VH-1 fans arent the only ones in love with divas. These days, record companies have been quick to notice that music fans around the globe want their divas, and South America is no exception.
Over the past two decades, there havent been many recordings of any sort coming out of Peru. What with the recent political and economic messes there, Peruvian record companies havent invested in modern productions, and hence havent had anything to export. This led vocalist Olga Milla to produce her own recording Caricia (Caress). Its an intimate acoustic exploration of Peruvian folk music, including romantic valses (waltzes), African-based landos and Andean huaynos. Unlike most of the formulaic, canned session recordings plaguing Peru today, Millas Caricia is a tender, emotional tribute to Perus rich musical diversity. Whether backed by guitars and strings (on the valses), Afro-Peruvian percussion (on the landos) or charango (small four-stringed Andean guitar used in the huaynos), Millas passionate voice unifies the album. The only weaknesses are the lounge-esque strings and piano on a few of the valses, a problem easily rectified with a handy remote control.
Rosanna & Zelia are Rosanna Tavaras and Zelia Foneca a dental student and a journalist, respectively. The duo from Minas Gerais, Brazil, offer an intimate take on many of Brazils national forms, including samba, samba-reggae, chorinho and Brazilian jazz. Musically, this acoustic album sounds a bit like Ricky Lee Jones singing in Portuguese. The problem is that R & Z arent sure whether they want to be singer-songwriters or Brazilian sambistas. What they choose to do on Passagem is something in-between, sacrificing all of the passion and energy at the heart of most Brazilian traditional music.
Carmen Gonzalezs Andarele is by far the pick of the bunch, and one of the best albums of the year. The music is from the city of Esmereldas, on the northern coast of Ecuador. A country more known for enormous turtles and colorful finches, Ecuador too had a role in the slave trade, and Esmereldas is the largest center of African culture in the country. On Andarele, Gonzalez is joined by a 12-piece band led by Cuban musical director Omar Sosa. He throws in touches of Afro-Cuban salsa principally piano and a brass section intertwined with the Afro-Ecuadorian percussion. Larry Preciados marimba solos are simply mesmerizing, as are Gonzalezs fiery vocals. The album is filled with tune after infectious tune about life by the sea. So, clear away the furniture, crank your stereo and get ready to dance Andarele is scorching.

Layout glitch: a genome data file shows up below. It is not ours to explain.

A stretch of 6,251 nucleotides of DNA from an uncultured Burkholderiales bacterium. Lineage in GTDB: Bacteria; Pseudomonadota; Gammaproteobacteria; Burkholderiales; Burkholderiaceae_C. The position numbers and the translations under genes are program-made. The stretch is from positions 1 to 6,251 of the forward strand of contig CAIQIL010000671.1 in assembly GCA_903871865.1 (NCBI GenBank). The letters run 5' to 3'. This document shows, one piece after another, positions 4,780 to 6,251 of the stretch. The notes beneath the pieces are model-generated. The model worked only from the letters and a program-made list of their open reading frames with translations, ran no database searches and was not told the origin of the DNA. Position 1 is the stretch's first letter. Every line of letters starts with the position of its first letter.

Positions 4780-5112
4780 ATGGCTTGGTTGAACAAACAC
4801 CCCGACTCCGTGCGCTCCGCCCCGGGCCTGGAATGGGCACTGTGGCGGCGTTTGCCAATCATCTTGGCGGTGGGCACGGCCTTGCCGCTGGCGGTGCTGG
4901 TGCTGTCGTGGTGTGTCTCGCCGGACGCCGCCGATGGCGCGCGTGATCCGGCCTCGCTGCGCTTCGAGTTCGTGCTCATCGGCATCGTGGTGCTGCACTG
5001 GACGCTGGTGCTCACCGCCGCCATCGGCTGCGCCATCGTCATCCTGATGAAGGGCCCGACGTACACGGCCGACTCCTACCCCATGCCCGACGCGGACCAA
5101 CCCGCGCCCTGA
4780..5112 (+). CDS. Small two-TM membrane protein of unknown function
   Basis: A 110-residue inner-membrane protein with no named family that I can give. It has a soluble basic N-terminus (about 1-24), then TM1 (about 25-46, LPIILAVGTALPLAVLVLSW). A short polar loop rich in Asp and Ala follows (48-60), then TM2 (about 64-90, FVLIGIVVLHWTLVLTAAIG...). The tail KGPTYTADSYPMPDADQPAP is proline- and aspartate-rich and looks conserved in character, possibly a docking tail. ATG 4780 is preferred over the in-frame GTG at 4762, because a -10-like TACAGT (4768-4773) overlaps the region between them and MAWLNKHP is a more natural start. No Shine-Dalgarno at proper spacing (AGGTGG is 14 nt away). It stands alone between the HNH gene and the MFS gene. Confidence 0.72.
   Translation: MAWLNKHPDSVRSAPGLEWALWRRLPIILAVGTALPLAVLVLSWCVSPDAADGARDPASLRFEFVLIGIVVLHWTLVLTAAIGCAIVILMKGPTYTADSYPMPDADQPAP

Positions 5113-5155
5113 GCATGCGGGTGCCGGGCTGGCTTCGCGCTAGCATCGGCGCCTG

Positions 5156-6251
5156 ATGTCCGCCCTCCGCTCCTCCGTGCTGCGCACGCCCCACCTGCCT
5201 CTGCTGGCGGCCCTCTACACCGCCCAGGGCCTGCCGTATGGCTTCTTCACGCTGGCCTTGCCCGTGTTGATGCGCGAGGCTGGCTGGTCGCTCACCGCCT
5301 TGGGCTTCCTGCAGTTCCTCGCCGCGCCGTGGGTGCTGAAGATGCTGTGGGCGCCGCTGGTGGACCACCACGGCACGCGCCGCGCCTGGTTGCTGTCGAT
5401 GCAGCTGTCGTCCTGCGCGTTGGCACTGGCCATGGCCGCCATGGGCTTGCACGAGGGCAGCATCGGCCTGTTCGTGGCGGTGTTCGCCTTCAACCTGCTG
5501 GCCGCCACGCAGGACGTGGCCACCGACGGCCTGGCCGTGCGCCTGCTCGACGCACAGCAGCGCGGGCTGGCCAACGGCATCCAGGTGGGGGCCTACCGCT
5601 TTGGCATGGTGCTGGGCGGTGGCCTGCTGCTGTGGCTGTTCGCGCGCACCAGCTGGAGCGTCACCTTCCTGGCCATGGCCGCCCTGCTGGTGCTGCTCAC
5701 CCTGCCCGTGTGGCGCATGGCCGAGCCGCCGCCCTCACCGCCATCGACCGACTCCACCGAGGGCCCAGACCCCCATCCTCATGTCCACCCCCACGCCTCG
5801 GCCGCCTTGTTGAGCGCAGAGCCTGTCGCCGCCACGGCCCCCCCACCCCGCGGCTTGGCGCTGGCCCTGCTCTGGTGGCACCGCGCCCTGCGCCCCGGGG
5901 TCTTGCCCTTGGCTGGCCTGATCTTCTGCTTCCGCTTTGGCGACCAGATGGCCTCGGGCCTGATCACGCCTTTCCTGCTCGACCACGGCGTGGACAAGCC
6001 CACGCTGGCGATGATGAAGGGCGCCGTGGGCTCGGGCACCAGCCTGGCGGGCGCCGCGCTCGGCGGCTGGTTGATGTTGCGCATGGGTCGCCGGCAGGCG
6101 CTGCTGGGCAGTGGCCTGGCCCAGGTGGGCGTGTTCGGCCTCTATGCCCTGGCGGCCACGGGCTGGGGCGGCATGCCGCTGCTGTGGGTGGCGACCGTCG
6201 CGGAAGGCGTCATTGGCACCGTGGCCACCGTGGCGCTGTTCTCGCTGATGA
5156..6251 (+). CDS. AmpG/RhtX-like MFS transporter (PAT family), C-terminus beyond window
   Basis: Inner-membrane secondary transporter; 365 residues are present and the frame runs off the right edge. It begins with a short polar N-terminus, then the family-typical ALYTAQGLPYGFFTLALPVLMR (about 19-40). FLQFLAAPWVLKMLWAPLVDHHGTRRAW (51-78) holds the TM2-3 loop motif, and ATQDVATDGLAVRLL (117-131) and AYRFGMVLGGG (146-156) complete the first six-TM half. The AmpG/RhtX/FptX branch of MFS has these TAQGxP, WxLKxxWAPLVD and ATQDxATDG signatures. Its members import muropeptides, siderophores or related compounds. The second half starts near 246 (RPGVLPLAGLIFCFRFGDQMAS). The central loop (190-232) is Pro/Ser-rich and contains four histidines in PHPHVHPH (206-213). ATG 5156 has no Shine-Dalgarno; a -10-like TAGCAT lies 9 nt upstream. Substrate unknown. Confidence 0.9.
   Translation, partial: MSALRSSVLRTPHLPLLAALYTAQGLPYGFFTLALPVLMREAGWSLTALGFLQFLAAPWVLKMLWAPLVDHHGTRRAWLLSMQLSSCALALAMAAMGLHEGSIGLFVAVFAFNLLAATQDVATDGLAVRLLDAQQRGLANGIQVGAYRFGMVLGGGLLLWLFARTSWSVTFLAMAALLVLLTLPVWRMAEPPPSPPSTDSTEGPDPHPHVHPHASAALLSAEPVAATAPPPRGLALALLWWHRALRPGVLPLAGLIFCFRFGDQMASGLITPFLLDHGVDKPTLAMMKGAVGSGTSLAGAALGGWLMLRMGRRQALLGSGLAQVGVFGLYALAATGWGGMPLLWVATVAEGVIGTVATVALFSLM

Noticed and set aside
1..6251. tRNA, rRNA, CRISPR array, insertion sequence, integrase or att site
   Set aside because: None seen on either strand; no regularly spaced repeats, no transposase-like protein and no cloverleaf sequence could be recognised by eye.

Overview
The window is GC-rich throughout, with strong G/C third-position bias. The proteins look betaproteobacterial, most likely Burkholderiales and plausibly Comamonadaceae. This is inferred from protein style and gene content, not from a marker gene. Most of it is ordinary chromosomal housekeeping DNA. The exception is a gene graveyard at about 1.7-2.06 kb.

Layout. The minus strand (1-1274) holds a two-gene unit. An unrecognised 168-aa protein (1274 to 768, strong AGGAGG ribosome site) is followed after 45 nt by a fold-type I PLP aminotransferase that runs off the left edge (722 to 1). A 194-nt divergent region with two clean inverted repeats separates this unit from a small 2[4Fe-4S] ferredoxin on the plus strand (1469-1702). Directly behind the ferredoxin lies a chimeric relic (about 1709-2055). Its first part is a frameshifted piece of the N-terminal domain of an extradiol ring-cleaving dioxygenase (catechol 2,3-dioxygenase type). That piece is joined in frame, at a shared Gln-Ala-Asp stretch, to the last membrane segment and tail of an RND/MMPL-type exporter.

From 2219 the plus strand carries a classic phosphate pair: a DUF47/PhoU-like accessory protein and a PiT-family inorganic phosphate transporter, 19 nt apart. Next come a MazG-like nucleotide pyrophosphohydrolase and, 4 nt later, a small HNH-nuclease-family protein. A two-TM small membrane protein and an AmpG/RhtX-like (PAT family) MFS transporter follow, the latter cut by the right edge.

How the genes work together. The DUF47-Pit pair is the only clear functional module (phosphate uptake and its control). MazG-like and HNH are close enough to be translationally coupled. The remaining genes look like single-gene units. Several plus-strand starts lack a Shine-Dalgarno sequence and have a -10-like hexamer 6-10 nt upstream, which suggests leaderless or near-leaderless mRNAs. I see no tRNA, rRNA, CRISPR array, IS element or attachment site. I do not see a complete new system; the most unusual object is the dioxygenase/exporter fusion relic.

We welcome readers to submit letters regarding articles and content in Detroit Metro Times. Letters should be a minimum of 150 words, refer to content that has appeared on Detroit Metro Times, and must include the writer's full name, address, and phone number for verification purposes. No attachments will be considered. Writers of letters selected for publication will be notified via email. Letters may be edited and shortened for space.
Email us at email@example.com.
Support Local Journalism.
Join the Detroit Metro Times Press Club
Local journalism is information. Information is power. And we believe everyone deserves access to accurate independent coverage of their community and state. Our readers helped us continue this coverage in 2020, and we are so grateful for the support.
Help us keep this coverage going in 2021. Whether it's a one-time acknowledgement of this article or an ongoing membership pledge, your support goes to local-based reporting from our small but mighty team.
Join the Metro Times Press Club for as little as $5 a month.